Tag Archives: discipleship

Yes, even New Years resolutions have a Christian history


New Years sparklers 2013

Early in my training as a church historian, I learned the important fact that here in the West, pretty much everything has a Christian history. So I wasn’t surprised to find that New Years resolutions are rooted in old Christian practices too. Here’s what I discovered about the subject. Enjoy, and Happy New Years!

St Francis of Assisi: Redefining discipleship


I am fascinated by Francis.

Francis of Assisi (1181/2 – 1226) was, I think, a man in many ways well ahead of his time. Being human, he was not without his oddities and peccadilloes. But he drank deeply from the sorts of spiritual wells that have more recently animated the charismatic movement.

He took monasticism to its next logical step in living what Weber would later call a “worldly asceticism”: his model of Imitatio Christi understood as a vigorous and peripatetic service to the world transformed medieval religious life. The Franciscans and Dominicans both lived it out for centuries after his death, though often in ways that would have made poor Francis’s hair curl.

He recognized with laser clarity the toxicity of wealth and the heroic measures necessary to save oneself from pride.

What a saint was Francis! Still today I am challenged every time I read of his life.

All of this I was beginning to discover in 1994, at age 31, as I moved on from both my Christian tutelage in the charismatic movement and my secular vocation in corporate communications to the full-time study of church history Continue reading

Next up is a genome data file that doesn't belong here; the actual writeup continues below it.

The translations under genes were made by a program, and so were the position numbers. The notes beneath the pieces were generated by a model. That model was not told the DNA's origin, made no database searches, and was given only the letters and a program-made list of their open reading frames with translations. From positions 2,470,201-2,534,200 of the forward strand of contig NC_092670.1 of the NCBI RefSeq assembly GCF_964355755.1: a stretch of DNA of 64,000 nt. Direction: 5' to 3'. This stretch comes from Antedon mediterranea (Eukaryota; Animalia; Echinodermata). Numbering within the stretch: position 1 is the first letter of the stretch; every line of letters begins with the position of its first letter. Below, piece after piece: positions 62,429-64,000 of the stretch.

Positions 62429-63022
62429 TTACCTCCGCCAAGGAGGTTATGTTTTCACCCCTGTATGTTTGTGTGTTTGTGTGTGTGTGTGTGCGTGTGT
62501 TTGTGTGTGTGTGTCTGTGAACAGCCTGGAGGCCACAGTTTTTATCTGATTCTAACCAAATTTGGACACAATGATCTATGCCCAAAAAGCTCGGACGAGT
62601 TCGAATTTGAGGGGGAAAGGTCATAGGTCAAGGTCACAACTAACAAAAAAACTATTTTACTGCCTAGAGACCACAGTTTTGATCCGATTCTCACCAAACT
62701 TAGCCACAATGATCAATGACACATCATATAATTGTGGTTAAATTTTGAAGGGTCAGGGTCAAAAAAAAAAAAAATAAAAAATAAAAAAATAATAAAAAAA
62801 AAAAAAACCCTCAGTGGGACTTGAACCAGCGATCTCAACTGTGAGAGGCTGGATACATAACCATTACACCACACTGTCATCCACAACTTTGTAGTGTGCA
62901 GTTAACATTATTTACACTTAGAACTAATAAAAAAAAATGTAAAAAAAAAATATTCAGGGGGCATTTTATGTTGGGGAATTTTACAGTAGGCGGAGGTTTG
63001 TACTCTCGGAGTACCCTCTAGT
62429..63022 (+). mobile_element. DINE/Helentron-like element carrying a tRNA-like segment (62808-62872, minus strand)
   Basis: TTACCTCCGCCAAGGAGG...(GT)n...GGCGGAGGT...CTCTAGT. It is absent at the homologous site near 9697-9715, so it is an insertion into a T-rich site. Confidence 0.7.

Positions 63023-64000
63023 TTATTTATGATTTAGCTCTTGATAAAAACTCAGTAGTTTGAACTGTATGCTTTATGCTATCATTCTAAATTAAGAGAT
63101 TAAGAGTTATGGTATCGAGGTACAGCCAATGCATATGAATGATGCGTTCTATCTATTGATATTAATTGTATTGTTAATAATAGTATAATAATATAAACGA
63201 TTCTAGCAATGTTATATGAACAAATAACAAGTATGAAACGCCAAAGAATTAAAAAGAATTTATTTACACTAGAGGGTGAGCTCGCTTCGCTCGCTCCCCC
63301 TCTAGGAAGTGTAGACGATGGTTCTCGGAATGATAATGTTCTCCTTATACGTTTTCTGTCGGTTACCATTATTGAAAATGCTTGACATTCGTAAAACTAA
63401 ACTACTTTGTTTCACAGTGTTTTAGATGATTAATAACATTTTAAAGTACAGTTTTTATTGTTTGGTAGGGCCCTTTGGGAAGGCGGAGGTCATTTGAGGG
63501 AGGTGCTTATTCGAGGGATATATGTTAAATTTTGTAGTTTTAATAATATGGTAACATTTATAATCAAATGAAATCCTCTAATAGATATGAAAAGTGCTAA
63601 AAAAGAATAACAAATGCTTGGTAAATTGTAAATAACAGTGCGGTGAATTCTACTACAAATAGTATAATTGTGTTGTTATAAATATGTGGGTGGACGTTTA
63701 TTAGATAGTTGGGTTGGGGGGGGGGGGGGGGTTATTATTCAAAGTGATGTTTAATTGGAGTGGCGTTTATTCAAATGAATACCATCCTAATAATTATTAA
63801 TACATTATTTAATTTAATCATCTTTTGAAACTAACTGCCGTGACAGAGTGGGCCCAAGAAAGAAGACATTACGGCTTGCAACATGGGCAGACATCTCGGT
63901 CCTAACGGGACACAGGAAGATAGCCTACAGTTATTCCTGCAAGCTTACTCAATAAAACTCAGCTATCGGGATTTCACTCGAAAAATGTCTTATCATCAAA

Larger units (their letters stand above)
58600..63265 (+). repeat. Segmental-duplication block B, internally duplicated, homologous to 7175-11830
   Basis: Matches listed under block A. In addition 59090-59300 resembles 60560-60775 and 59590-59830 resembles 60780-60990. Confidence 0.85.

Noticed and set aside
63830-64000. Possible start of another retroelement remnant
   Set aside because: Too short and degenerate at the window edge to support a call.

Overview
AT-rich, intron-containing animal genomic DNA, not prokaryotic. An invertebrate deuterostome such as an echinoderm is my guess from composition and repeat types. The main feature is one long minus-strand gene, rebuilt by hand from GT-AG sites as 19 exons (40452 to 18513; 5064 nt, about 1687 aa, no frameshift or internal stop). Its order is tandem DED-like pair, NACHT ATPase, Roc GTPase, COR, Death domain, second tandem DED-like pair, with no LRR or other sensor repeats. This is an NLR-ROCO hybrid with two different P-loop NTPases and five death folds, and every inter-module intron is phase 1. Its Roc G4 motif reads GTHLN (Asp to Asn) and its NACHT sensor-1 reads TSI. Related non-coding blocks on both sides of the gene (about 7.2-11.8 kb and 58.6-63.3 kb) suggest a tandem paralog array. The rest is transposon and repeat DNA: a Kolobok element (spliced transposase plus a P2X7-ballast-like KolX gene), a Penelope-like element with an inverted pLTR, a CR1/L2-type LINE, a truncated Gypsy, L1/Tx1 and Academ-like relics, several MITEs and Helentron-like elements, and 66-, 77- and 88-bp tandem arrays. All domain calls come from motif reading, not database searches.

“Knock, knock.” “Who’s there?” “The Amish.”


As the editorial team for Christian History & Biography was preparing our issue on the Anabaptists in America (Amish, Mennonites, Brethren), a bizarre new reality show hit TV screens. The show, which threw a group of Amish teenagers into a west coast “party house,” had an interesting squirm factor:

“Knock, knock.” “Who’s there?” “The Amish.”
UPN’s “Amish In the City” shows us our modern selves in a mirror that is positively medieval.
Chris Armstrong

It began last night like a tasteless joke: “Knock, knock. Who’s there? Oh &*%^$%&! It’s the Amish! There goes the party.”

The first encounter between the six city kids and the six Amish kids thrown together in the new UPN reality show “Amish in the City” revealed much more about “us” than about “them”: Though there are winsome characters among the city kids, the first and lasting impression they leave is one of superficiality, fixation on sex and appearance, and deep-rooted self-centeredness. Next to these traits, even the ambivalent residue of communal spirit and Godly anchoring evident in the Amish young people has a tremendously appealing gravitas and sweetness. Continue reading

What I learned from the Anabaptists on a trip through Amish country


Over the next couple of days, I’ll be posting on a few things I learned about the American Anabaptists (in particular, the Amish, Mennonites, and Brethren) while working on Christian History & Biography‘s issue on that topic. This first item, my editor’s note from that issue, reflects on a research trip assistant editor Steve Gertz and I took to “Amish country” during the issue’s planning process:

Shaken Up by the Peace-Lovers
A trip through Pennsylvania’s Lancaster County.
Chris Armstrong

Nothing restores one’s sanity like a little peace and quiet. As my colleague Steve Gertz and I rode through Lancaster County, Pennsylvania in the car of our host Steve Scott, the peacefulness of “Amish Country” refreshed us like a tonic.

Granted, faced with the near-perfect tranquility of the rolling fields, neat houses, and slow-moving black buggies, I did begin to get fidgety—looking around for a manuscript to edit or a layout to proof. But the sensation of being away from the “shot-out-of-a-cannon” life of publishing in the Chicago suburbs was nonetheless a pleasant one. Continue reading